his only known daughter in 1871. In the following year, Amoureux married Perrine
and acknowledged the child as his own and the couple produced four or five sons.

One of Amoureux's clients in this period was the American naval hero John Paul
Jones, who carried operations against the British from Lorient. Jones eventually
was hired by Catherine the Great to improve the Russian navy.

He had left property with Amoureux to be sold. Amoureux had a number of
exchanges of correspondence with Thomas Jefferson, then U.S. Ambassador
to France, about the sale of these items and the transmittal of the proceeds to

At the outbreak of the French Revolution in 1789, Amoureux, like others in the
business class and the lesser nobility, sided with the Revolutionaries. British
blockades of French ports during the revolutionary wars apparently crippled his business, but  worse was to follow: in 1793 much of western France rose in
revolt against the revolutionary regime because of it's brutal persecution of the
Catholic religion.

The conflict was extremely bloody and many thousands of revolutionary soldiers
and their sympathizers were slain before the government succeeded in
suppressing the counter-revolution at the cost of some 200,000 lives.

During this storm period, the pro-Catholic counter-revolutionaries pillaged
Amoureux's house at Lorient, completing his financial ruin. Amoureux emigrated
to the United States (with only his 14 year old daughter, Marie) leaving his wife
and sons behind. Perrine lived for a time in a refugee camp near Rennes in
Brittany, a baby son died at Nantes.

The privileged life that the family had enjoyed before the Revolution had come
to an end. It appears that Amoureux remained forever bitter against the Catholic
church because of his losses at the hands of it's defenders, and so when he
died in Ste. Genevieve he did not have a Catholic funeral, although his widow
did when she died in 1845.

In the U.S., Amoureux seems to have settled at first at Georgetown in the District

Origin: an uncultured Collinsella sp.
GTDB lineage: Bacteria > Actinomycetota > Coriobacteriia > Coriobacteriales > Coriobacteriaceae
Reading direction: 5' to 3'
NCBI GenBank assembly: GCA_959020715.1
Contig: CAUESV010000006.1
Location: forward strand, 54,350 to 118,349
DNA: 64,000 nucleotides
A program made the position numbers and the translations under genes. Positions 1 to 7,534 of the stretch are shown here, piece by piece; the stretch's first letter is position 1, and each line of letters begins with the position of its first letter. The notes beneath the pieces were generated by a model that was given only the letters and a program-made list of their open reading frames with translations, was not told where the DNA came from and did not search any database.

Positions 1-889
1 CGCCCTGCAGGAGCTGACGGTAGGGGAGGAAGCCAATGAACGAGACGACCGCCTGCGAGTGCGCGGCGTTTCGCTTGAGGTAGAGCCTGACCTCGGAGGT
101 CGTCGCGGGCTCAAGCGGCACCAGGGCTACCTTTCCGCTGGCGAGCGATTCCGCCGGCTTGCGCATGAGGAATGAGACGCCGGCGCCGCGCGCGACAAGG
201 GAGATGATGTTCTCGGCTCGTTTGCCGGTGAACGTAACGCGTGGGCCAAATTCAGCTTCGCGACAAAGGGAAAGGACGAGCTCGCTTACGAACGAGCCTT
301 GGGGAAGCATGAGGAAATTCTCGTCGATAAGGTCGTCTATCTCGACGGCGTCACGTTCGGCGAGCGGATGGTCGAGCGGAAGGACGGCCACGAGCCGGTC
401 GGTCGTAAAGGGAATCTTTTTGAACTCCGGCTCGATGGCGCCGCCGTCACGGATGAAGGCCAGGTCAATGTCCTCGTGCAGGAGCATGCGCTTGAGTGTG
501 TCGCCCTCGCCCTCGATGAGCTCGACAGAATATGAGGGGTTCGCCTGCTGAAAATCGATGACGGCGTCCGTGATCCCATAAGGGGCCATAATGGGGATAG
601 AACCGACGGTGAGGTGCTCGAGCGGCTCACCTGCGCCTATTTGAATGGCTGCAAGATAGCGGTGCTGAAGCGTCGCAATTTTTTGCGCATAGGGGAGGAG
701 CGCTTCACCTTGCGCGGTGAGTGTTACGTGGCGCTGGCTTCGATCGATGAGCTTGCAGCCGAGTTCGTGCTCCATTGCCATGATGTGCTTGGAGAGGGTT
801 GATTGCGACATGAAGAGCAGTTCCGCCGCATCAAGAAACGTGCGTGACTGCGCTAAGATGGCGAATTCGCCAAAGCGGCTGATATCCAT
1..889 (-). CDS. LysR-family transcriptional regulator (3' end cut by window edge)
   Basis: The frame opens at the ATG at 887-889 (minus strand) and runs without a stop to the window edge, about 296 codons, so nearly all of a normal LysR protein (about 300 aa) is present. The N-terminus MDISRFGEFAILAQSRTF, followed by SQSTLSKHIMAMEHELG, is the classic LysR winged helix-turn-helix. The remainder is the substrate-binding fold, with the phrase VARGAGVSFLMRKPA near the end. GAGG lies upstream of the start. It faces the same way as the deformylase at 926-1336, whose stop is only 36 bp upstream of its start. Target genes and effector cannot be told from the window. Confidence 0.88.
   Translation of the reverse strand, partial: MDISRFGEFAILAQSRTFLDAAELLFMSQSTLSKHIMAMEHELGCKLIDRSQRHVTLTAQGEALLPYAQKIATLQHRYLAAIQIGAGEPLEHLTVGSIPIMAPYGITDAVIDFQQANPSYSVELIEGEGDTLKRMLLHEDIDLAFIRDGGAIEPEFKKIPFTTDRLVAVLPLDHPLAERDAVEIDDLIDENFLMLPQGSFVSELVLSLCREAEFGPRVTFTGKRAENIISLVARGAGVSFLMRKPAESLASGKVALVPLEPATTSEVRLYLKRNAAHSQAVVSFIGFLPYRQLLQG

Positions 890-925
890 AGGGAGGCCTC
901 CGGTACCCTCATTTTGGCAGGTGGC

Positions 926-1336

of Columbia. He apparently had succeeded in bringing some money with him, for
he traveled about looking for opportunities to open a business of some sort, and corresponded with old business associates in Philadelphia and elsewhere to
seek their advice (he considered a winery, a general store and other ideas).

He also wrote periodically over the next year or more to acquaintances in various American ports (such as Boston) to inquire whether Perrine and their children
had arrived there.

At some point in 1795, the family had apparently somehow been reunited, and
began to move west. Amoureux appears as a property owner and taxpayer in a
couple of different places in Kentucky (1797 and 1801). At this time his youngest
son, Benjamin was born in Frankfort on the 17th of November 1797.

Soon after in 1801, Amoureux arrived in New Madrid, Missouri where his
superior education and his knowledge of the French language procured him an appointment as probate judge and recorder after Missouri passed under
American control in 1804.

In 1812 Mathurin-Michel and his family came to Ste. Genevieve where he held
office as Justice of the Peace for a number of years, and seems to have
conducted a thriving mercantile business with his sons. Once again, his superior education gave his status in the community and his previous business experience
was of great value.

He did not achieve wealth, however, and in an effort to increase his property he
made periodic attempts to collect on old business debts in France and also to
assert whatever claims he had to possible inheritances from various relatives in France.

Display board located in the Amoureux House
P. Amoureux, F. Barker, M. Fleming